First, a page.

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Controversial slum relocation kicks off in Rwanda's capital

Controversial slum relocation kicks off in Rwanda's capital

Rwanda

About 1,000 families are readying to move out of a slum in the Rwandan capital as construction starts on a controversial city masterplan that aims to build Kigali in a planned way.

Ground was broken on the new $11.7 million Savannah Creek housing project in Busanza, some 13 km (8 miles) south of the city center, on March 31, Denis Karera, head of the private construction firm, told the Thomson Reuters Foundation by phone.

“We are talking about a housing estate that has all the infrastructure … roads, public lighting, sewage management treatment system, a school, public center and a market,” said Bruno Rangira, a spokesman for the city authority.

Everyone will be moved.

“Everyone will be moved.”

Africa has the fastest growing cities in the world, with 40 percent of its one billion people in towns and cities. But a lack of urban planning means sprawling slums are mushrooming alongside expensive housing and luxury flats.

Residents will be moved out of Kangondo slum, nestled between high-end residential areas in northern Kigali, popularly known as Bannyahe, meaning “Where are the toilets?” in the Kinyarwanda language, as people have to share pit latrines.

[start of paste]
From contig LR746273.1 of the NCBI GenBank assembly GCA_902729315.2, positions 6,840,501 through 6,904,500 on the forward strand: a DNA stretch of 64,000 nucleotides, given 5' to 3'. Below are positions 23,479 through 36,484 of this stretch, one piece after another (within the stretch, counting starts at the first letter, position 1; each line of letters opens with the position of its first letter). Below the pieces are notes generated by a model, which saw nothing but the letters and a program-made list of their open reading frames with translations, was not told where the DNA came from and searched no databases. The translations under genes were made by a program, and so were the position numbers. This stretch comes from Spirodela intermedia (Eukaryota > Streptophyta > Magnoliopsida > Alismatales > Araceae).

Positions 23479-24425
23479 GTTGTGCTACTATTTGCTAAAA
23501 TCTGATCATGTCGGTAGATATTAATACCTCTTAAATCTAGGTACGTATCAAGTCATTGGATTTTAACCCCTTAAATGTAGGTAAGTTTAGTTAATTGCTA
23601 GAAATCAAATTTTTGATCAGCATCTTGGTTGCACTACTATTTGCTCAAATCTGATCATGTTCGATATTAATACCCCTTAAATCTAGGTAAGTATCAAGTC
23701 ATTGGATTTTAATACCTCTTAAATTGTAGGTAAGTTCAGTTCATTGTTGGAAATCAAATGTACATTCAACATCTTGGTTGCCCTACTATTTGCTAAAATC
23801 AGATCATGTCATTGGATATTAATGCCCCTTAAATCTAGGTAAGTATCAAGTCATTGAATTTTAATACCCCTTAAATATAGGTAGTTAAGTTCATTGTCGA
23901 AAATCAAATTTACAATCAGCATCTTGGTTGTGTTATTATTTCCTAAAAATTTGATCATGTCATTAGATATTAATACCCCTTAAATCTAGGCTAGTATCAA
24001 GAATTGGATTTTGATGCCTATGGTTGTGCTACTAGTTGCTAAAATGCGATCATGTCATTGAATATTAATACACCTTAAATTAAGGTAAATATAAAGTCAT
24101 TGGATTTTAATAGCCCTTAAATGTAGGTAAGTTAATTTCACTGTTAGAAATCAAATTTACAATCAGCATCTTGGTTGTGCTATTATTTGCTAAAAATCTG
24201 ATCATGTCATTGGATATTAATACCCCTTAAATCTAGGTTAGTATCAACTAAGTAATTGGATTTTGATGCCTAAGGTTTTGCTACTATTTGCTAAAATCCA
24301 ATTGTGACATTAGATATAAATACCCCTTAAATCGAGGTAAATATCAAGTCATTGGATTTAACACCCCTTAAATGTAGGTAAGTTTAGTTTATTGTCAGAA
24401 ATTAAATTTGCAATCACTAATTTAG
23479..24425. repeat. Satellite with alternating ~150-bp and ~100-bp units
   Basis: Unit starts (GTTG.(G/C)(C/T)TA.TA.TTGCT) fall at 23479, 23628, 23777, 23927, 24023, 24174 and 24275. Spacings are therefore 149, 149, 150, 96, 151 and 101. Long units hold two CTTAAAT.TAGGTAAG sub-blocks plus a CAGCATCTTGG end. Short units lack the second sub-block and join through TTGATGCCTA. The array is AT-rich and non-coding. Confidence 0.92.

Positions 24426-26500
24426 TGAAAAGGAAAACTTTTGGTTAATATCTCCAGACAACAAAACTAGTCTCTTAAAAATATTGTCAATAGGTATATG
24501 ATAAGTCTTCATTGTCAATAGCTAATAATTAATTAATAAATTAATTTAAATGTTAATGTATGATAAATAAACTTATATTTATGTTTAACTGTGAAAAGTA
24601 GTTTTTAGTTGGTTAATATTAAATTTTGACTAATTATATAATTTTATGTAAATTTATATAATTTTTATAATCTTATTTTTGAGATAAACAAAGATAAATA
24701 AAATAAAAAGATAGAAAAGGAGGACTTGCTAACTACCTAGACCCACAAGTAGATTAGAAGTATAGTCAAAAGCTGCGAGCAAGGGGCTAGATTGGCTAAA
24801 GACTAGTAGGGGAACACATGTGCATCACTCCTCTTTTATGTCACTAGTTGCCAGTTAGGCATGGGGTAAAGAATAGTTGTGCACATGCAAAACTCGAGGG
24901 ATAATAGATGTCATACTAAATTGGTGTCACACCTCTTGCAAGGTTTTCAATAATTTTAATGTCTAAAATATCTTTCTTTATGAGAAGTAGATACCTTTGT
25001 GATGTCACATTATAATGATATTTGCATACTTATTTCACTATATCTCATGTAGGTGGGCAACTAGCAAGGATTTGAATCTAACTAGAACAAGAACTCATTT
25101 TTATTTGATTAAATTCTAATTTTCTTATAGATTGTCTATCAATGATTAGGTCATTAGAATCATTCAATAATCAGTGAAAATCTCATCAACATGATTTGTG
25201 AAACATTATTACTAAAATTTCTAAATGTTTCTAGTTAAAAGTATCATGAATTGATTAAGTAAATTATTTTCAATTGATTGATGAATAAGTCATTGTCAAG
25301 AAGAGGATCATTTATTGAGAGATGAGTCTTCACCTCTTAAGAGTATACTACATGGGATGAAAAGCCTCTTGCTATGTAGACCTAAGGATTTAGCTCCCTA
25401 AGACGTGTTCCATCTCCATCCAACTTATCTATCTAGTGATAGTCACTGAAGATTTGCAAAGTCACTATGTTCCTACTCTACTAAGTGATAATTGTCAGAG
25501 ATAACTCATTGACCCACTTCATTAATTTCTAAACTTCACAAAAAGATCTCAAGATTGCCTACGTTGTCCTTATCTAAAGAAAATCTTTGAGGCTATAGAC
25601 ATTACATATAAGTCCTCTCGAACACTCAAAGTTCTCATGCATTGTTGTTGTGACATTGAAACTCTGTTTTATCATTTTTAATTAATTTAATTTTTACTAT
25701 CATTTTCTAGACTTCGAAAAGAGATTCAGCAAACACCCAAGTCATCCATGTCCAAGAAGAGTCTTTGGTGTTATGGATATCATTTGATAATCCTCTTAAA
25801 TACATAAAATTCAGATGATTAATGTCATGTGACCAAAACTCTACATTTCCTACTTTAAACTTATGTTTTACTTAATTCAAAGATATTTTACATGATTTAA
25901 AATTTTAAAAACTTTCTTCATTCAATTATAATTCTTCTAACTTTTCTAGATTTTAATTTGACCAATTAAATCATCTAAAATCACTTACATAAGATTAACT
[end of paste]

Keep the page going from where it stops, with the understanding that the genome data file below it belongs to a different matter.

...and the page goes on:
Their shacks will be replaced with new buildings in line with urban planning regulations.

Rangira said the relocation plan has faced resistance from landlords who want cash compensation instead but added that the city is working within the law.

Landlocked Rwanda has ambitions to be a tech-savvy logistics hub mirroring Singapore’s rags-to-riches rise, boasting years of solid economic growth and pristine streets, although critics say gains have come at the cost of political freedom.

“What we are doing now is mobilization for the master plan,” Rangira said, referring to the Kigali city master plan, which was introduced in 2013 to build an environmentally sustainable city and reduce the risk of landslides, a common hazard.

The ambitious plan was praised by urban planners for its focus on sustainable land use, and won several awards, although its strict implementation drew fire from human rights groups.

Kigali’s population is expected to almost triple to about 3 million people by 2030.

REUTERS

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